Nearly two centuries separate the two epidemics—one began four years ago this month and the other in the summer of 1832—but they are otherwise strikingly similar, and the parallels offer some lessons for public health officials today. A novel infectious agent, cholera, is introduced into an island population living in crowded and unsanitary conditions, killing thousands. The recent epidemic, of course, occurred on the impoverished island nation of Haiti. The earlier one unfolded 2,400 kilometers north, on the island of Manhattan. With narrative, interactive maps, “Mapping Cholera: A Tale of Two Cities,” provides a look at the searing pathways of two outbreaks.

The waterborne bacterial pathogen that causes cholera, Vibrio cholerae, most likely arrived in Haiti with United Nations peacekeepers from Nepal, whose camp discharged sewage into a stream that fed into the nation’s largest river, the Artibonite.1 The bacteria spread south to the capital city of Port-au-Prince, where dense urban crowds lacking reliable access to clean drinking water and sanitary systems were already reeling from a magnitude 7.0 earthquake that had hit in January 2010. Haiti had not been exposed to cholera for over a century—so the population had not acquired even limited immunity to infection. Within nine months, Haiti had more cholera victims than the rest of the world combined.2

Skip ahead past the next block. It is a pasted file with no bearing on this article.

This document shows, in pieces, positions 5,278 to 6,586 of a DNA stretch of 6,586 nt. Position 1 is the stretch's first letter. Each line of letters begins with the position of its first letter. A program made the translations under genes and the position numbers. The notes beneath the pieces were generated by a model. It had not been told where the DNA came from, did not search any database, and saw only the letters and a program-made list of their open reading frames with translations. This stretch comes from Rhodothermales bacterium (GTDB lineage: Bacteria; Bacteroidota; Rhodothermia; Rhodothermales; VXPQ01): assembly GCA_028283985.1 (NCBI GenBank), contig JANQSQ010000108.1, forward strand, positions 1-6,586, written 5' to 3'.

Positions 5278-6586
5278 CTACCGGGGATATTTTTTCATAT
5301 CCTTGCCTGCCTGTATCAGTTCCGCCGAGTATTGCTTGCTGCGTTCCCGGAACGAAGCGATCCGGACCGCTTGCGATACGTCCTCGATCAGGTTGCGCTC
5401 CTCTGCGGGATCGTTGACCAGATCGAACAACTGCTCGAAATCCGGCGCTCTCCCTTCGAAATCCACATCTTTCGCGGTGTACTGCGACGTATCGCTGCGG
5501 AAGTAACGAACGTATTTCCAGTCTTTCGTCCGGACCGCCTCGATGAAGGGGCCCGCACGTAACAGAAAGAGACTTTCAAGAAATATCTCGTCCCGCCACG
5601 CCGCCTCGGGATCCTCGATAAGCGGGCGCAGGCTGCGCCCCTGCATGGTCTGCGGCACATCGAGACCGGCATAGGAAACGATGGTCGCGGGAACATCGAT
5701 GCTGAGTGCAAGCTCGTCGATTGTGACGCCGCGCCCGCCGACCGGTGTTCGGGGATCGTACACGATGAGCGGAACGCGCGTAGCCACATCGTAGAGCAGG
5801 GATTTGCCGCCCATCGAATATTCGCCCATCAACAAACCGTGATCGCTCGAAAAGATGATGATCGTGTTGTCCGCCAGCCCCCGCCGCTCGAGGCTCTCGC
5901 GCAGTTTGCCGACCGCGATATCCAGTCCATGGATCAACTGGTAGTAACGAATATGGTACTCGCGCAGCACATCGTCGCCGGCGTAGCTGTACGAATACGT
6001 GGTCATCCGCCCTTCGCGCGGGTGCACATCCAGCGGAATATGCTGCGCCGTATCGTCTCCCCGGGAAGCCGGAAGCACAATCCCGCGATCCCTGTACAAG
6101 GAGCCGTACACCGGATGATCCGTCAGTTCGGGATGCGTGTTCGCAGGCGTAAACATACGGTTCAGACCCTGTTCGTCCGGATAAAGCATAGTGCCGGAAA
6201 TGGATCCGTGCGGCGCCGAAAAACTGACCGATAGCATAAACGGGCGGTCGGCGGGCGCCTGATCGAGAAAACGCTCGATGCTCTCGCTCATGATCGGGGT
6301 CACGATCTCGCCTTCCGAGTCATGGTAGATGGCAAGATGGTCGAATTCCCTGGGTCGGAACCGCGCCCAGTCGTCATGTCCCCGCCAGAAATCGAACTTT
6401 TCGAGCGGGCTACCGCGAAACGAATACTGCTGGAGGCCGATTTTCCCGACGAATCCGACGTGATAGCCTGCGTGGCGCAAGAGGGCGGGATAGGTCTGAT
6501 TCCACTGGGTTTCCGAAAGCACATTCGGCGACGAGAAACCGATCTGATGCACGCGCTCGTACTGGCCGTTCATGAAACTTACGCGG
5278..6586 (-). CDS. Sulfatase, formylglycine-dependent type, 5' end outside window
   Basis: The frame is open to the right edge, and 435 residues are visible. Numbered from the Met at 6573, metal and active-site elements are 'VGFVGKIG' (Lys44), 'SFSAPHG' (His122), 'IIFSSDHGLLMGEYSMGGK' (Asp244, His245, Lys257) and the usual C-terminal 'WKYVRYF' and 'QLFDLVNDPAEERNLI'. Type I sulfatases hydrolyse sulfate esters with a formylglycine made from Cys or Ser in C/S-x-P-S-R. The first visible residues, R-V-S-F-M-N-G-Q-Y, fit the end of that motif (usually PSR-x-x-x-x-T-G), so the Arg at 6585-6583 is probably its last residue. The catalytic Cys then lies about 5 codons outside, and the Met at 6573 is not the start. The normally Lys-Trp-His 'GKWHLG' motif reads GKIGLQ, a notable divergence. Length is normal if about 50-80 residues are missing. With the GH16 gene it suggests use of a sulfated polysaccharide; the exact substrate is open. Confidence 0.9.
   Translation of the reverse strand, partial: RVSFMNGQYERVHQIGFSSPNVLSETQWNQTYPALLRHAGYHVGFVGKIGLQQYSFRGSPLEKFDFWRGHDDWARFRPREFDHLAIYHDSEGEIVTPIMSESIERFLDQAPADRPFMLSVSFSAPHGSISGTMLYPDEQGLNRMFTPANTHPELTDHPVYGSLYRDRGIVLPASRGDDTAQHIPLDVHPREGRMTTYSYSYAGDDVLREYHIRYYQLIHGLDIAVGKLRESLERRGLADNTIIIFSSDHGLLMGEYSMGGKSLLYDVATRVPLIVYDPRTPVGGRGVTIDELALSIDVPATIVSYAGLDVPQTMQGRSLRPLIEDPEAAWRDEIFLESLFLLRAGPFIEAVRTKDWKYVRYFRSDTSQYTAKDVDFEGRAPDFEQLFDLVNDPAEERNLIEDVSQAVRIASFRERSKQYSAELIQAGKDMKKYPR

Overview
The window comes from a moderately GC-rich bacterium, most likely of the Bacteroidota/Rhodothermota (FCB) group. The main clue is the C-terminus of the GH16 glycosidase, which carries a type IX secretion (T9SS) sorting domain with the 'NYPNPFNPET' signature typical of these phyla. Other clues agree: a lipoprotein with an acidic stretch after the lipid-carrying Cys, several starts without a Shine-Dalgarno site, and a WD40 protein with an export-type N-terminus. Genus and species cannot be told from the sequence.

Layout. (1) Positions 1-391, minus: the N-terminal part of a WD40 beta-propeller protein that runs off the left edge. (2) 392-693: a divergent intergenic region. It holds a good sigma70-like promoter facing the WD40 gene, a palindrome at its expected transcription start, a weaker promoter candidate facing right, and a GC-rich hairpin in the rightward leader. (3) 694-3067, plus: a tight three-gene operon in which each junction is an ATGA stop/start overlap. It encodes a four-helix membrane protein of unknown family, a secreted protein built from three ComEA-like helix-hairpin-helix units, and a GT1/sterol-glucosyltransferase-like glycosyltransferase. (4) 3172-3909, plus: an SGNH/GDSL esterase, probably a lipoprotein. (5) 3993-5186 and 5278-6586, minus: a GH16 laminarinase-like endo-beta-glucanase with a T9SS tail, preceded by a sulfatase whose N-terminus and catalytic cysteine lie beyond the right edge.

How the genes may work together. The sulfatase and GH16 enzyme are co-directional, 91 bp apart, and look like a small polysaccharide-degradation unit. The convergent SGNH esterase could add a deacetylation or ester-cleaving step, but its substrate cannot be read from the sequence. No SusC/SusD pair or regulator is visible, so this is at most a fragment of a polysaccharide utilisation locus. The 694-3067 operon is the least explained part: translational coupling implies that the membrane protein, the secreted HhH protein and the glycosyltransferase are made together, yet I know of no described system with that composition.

View the full screen interactive. Interactive by Dan McCarey.

The international humanitarian nongovernmental organization Doctors Without Borders (MSF) spearheaded the international response to the epidemic in Haiti, treating more than half the reported cases. “Mapping Cholera” uses the GPS data collected by MSF on thousands of cases, along with several years’ of reporting that I have conducted to document the Haitian epidemic from 2010 to 2014. During that time period, more than 700,000 Haitians fell ill and more than 8,000 died.3

In 1832 cholera arrived in Manhattan via the Hudson River and the newly opened Erie Canal. In the slums at the epicenter of the outbreak population density was nearly six times greater than it is today. The disease sickened 5,800 New Yorkers—more than 2 percent of the city’s population—and killed nearly 3,000.4

Frustrated by public health authorities’ failure to notify city residents about the spread of the disease, a group of private physicians banded together to issue daily bulletins on the scourge’s progress. “Mapping Cholera” combines the historical addresses of the cases the doctors collected with 19th-century maps recently geocoded by the New York Public Library. The map of this epidemic, which has never been plotted before, predates by over two decades the anesthetist John Snow’s famous 1854 map of a cholera outbreak in London, which proved that cholera spreads in contaminated water and helped launch the field of epidemiology.

Ending cholera in New York City took decades. The disease continued to plague Manhattan and the rest of the U.S. until the widespread adoption of public drinking water and sewer systems at the turn of the 20th century. Haiti has yet to enjoy the benefits of such infrastructure. Although the U.N. in 2012 launched a 10-year plan to provide clean water and sanitation on the island of Hispaniola, which Haiti shares with the Dominican Republic, only a fraction of the $2.2 billion required has been raised.